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Source: ASUS

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  • jjj - Monday, February 12, 2018 - link

    You keep claiming that SFF is doing great, likely because some Intel PR troll made that claim but you have never backed that claim with data.
    How about you define what it means in units or % of the desktop market, just to be sure you aren't spreading fake news.
    Reply
  • Hurr Durr - Monday, February 12, 2018 - link

    AMD zombie buttpain is delicious. Reply
  • ganeshts - Monday, February 12, 2018 - link

    See it this way : If SFF was not doing great - why would every PC vendor out there come out with a SFF PC - and, in the case of someone like GIGABYTE - literally 20 different variations of the BRIX targeting different market segments? Reply
  • kgardas - Monday, February 12, 2018 - link

    Because of a need to research draining options in overall shrinking market. Reply
  • ganeshts - Monday, February 12, 2018 - link

    That would make sense for one generation - not generation after generation. Reply
  • lilmoe - Monday, February 12, 2018 - link

    ^This

    Remember Chromebooks and Android tablets?
    Reply
  • niva - Monday, February 12, 2018 - link

    Chromebooks and Android tablets are still around, but the reason they did not succeed has more to do with the implementations of vendors (terrible uninspiring hardware, butchering Android/Chrome OS, failing to provide updates). It's a completely different situation than SFF. I too question how well SFF is doing. My original Phenom 1 system continues to work fine for me and I've not had the need for another HTPC. At some point I'll need another machine for a build and while the SFFs look cool, I'm not sure I'll be ready to give up the big case that can store all sorts of hard drives, etc. Reply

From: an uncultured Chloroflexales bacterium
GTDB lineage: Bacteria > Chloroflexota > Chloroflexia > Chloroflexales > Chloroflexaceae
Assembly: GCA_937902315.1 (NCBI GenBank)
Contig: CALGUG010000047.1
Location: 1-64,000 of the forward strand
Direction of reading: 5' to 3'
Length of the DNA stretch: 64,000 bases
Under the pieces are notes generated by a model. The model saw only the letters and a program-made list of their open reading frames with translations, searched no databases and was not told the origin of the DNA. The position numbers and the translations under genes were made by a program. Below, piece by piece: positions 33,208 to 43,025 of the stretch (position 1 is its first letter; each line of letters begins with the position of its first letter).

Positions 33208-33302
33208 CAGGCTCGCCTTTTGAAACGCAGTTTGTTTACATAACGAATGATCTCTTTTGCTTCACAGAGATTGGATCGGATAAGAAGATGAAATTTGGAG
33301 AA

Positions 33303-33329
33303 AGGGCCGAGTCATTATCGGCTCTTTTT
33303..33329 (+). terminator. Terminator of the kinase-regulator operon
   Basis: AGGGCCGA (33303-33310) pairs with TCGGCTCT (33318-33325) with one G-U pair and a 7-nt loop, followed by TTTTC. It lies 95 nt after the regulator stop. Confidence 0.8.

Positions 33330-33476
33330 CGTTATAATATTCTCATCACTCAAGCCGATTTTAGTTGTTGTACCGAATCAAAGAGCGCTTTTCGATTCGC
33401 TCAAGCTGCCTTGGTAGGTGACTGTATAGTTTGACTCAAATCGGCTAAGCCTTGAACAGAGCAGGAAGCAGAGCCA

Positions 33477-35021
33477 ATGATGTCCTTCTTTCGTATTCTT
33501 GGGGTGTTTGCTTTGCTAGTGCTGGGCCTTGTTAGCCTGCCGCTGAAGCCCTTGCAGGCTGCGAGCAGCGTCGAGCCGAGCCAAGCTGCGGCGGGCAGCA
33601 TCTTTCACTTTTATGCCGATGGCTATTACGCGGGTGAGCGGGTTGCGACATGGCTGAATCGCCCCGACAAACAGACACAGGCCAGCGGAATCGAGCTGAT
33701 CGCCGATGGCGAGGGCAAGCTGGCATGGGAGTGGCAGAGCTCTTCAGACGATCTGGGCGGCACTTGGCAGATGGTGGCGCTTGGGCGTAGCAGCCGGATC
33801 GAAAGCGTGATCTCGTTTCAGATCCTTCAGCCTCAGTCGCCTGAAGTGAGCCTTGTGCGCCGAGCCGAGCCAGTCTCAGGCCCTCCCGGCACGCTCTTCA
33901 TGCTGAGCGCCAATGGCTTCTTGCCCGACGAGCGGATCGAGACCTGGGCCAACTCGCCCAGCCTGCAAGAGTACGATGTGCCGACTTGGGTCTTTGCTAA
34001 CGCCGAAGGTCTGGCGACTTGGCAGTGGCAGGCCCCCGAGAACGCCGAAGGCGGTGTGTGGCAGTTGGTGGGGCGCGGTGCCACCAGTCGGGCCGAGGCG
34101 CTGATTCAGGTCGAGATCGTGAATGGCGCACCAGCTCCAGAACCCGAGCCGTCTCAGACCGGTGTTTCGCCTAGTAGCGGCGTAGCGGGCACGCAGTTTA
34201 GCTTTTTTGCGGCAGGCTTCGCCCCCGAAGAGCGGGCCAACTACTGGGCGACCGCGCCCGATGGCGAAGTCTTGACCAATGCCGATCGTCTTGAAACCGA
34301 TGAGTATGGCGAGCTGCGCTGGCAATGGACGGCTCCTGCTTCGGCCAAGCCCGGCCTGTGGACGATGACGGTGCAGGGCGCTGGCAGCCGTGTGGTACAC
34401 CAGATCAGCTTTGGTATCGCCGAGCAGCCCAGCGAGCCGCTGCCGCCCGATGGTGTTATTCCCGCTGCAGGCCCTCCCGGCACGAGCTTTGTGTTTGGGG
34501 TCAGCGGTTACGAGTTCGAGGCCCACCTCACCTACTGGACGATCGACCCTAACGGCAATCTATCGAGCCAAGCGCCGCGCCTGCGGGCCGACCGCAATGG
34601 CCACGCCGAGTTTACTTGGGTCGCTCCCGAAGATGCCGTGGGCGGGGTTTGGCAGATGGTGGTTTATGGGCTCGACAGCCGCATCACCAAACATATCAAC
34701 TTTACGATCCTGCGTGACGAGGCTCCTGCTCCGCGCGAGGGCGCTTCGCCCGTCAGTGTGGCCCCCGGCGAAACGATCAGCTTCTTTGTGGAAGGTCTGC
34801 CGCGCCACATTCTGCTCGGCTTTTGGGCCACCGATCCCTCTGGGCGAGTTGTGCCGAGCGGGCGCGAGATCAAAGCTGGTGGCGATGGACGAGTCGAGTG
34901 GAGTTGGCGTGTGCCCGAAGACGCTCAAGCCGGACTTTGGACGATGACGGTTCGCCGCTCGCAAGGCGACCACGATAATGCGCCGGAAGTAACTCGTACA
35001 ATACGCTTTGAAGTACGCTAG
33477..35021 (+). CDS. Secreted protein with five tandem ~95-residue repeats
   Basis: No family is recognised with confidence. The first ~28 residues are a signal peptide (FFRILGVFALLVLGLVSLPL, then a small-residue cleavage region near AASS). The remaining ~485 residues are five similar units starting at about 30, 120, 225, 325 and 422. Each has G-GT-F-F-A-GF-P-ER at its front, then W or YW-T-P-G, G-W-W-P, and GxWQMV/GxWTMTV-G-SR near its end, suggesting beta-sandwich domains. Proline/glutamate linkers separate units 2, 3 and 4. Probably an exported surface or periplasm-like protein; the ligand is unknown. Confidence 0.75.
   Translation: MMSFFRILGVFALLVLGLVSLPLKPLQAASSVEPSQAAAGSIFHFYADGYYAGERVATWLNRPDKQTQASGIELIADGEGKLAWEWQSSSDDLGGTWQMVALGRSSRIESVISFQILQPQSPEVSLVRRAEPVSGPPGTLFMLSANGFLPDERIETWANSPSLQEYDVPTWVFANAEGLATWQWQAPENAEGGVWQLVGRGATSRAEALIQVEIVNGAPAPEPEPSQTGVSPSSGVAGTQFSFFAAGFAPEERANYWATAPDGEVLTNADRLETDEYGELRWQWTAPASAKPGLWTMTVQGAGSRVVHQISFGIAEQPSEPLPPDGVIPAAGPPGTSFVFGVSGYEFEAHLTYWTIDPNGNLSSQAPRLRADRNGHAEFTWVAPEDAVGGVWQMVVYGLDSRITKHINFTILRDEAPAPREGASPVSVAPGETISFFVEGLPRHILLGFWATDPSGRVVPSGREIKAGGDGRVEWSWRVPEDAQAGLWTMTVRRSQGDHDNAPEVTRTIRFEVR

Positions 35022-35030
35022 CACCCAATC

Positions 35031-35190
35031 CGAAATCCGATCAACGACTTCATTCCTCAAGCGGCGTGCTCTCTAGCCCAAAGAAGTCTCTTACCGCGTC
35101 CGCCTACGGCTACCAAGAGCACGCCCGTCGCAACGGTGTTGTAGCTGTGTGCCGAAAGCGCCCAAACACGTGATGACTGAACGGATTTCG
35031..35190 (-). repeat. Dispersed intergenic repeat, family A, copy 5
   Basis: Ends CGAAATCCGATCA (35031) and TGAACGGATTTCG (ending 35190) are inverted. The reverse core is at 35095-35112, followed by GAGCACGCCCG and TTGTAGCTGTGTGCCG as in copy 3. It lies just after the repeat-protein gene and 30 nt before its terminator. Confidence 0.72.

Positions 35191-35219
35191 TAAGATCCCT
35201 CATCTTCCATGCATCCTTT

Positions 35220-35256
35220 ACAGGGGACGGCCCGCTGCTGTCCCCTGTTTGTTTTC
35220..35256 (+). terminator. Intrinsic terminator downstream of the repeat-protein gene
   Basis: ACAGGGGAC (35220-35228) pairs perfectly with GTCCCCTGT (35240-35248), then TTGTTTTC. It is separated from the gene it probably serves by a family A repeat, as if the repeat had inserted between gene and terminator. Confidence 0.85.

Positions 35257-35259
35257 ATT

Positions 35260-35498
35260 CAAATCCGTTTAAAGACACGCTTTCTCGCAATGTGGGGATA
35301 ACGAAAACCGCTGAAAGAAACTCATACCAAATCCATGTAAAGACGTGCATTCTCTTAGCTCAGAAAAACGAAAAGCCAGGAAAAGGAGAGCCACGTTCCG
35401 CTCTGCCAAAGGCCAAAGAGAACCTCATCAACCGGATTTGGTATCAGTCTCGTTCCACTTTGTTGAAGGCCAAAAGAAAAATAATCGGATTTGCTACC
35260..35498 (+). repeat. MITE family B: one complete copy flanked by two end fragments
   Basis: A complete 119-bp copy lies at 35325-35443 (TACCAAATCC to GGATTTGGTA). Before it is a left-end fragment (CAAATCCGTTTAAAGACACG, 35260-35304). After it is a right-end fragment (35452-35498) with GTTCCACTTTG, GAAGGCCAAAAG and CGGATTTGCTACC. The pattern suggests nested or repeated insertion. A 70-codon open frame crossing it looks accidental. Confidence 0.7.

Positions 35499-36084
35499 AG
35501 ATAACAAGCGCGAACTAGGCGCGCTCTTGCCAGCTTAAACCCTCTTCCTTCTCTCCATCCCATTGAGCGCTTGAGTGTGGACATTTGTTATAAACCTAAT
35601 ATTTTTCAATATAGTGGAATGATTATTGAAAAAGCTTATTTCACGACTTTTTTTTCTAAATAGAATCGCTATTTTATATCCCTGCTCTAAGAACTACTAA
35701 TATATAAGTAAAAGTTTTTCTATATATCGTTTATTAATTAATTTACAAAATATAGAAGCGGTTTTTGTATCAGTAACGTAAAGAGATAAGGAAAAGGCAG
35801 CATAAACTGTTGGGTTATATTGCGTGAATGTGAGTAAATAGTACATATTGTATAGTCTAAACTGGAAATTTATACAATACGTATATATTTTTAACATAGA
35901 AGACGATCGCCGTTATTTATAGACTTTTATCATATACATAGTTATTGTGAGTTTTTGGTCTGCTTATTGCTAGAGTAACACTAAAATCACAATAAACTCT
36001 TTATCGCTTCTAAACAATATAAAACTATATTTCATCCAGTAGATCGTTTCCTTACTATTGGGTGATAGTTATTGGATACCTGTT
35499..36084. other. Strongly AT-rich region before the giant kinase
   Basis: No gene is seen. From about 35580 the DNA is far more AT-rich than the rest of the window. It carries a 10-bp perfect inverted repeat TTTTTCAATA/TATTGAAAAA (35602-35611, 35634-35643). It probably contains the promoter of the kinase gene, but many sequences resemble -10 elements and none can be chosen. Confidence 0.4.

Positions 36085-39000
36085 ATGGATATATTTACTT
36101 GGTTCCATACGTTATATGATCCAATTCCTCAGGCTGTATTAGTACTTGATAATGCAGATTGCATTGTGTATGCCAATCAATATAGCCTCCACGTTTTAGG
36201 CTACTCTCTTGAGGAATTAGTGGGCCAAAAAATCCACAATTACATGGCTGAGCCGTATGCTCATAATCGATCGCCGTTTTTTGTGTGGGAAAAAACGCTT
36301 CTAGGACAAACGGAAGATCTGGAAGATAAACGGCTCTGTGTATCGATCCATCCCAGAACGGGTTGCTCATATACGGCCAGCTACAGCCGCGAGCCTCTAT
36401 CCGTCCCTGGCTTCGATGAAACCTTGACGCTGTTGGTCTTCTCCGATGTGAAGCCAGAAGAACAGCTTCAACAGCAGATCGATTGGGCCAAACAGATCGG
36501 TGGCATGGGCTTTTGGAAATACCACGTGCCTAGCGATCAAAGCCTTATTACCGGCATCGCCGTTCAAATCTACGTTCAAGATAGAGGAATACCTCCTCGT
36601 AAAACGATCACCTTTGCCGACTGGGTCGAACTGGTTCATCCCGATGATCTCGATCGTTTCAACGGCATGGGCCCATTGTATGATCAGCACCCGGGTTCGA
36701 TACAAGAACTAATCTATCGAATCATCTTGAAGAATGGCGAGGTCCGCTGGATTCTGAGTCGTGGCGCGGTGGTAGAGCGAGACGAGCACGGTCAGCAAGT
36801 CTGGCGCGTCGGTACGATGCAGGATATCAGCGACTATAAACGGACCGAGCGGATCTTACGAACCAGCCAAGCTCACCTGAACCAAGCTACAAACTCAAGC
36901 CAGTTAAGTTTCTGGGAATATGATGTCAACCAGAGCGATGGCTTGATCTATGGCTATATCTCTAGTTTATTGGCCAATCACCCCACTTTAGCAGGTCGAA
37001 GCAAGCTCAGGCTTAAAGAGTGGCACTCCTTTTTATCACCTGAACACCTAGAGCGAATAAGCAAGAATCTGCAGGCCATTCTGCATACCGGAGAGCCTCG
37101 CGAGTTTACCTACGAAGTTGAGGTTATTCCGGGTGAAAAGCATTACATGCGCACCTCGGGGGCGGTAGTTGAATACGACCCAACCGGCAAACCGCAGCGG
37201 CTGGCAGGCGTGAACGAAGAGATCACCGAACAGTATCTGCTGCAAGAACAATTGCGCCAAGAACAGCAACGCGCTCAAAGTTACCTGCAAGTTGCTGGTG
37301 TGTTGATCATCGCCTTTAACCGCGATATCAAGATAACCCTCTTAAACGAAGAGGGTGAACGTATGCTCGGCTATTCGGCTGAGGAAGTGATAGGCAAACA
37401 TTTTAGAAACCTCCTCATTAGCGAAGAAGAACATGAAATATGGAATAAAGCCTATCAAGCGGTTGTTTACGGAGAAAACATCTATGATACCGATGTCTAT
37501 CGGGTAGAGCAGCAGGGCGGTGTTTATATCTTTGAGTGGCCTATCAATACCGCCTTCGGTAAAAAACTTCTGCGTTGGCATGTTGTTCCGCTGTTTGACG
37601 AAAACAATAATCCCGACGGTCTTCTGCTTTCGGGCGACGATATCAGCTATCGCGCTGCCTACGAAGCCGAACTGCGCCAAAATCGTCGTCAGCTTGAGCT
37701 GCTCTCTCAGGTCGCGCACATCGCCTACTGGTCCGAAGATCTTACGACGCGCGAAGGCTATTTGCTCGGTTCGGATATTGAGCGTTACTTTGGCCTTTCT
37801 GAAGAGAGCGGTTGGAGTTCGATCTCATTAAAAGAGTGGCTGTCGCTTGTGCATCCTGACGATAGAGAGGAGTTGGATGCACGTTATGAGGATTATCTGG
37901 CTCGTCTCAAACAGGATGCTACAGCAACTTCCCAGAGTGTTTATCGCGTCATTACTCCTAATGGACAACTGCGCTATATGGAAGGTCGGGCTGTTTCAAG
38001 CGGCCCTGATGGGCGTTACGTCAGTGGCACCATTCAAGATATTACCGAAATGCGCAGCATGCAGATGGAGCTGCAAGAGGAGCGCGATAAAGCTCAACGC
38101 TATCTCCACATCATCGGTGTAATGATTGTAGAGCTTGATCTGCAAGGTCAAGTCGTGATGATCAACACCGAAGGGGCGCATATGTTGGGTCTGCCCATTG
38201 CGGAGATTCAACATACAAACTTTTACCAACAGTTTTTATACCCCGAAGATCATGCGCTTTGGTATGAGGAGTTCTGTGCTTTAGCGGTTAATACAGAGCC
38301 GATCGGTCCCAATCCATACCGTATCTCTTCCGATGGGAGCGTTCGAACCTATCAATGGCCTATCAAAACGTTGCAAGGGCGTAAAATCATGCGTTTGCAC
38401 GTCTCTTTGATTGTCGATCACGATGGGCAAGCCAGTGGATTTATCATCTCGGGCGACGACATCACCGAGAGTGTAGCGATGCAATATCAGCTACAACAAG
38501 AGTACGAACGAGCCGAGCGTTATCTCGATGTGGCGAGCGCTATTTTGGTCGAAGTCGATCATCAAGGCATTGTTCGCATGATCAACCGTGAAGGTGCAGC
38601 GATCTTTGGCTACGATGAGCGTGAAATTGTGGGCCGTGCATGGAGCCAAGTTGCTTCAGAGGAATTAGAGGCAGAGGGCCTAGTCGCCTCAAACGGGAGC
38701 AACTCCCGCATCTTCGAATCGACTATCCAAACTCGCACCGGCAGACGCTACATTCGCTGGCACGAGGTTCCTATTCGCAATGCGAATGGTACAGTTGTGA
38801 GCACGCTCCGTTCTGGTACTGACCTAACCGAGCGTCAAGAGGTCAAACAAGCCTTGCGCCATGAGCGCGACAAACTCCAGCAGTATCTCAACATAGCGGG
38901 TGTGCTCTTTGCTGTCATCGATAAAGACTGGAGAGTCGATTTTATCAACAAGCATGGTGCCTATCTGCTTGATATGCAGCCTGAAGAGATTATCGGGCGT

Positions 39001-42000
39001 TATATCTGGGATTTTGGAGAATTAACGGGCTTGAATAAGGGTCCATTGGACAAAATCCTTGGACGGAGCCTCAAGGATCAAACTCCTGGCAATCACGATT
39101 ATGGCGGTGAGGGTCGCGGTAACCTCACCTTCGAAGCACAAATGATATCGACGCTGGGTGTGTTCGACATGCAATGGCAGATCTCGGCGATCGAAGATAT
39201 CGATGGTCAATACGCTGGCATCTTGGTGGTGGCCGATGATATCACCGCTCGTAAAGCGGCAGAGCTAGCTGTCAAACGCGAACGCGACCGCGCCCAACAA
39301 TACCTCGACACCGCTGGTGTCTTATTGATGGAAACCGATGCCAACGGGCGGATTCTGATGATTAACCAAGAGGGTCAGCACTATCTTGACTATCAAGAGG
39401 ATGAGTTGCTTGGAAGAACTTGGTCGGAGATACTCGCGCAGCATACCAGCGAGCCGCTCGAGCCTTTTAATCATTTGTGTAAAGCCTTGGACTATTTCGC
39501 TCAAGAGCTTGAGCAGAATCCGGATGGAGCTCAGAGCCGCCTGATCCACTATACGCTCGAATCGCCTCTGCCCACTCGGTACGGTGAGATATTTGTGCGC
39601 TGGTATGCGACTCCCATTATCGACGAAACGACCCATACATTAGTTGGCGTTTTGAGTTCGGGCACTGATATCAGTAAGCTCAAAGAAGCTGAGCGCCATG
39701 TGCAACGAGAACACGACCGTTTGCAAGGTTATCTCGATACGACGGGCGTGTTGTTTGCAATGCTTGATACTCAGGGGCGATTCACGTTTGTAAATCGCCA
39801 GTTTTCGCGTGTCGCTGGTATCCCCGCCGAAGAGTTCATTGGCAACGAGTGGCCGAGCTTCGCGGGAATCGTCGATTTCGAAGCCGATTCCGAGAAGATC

• lilmoe - Monday, February 12, 2018 - link

    "but the reason they did not succeed has more to do with the implementations of vendors (terrible uninspiring hardware, butchering Android/Chrome OS, failing to provide updates)"

    The same could be said about SFF. Pricing is a joke. You DON'T sell a SFF machine for double the price of a Playstation 4..... BARE BONES. THAT's the market you're targeting.

    Sure, SFF might become more appealing with AMD's new offerings. We'll have to see the value proposition first.
    Reply
  • bill.rookard - Tuesday, February 13, 2018 - link

    But - they're not double the price. I just picked up one of the Apollo Lake based NUCs for $120, 2 sticks of DDR3L for $50, and put in one of my 128GB SSDs that I had lying around - even new, that would have cost another $75.00. Net result is a perfectly capable HTPC for around $240ish. That's not double.

    Of course if you go with i3/i5/i7 CPUs instead of the quad core Celeron J3455 you'll pay more. But - for HTPC use, it's perfectly adequate. Kodi runs at 10% usage playing back my videos (720p MKV) which leaves it plenty of headroom.
    Reply
  • bull2760 - Wednesday, February 14, 2018 - link

    Yeah they are a huge success in the Education sector. Kicked Apple and MS out the door. Chomebooks and growing year after year. Lets schools achieve 1 to1 at a low cost. Reply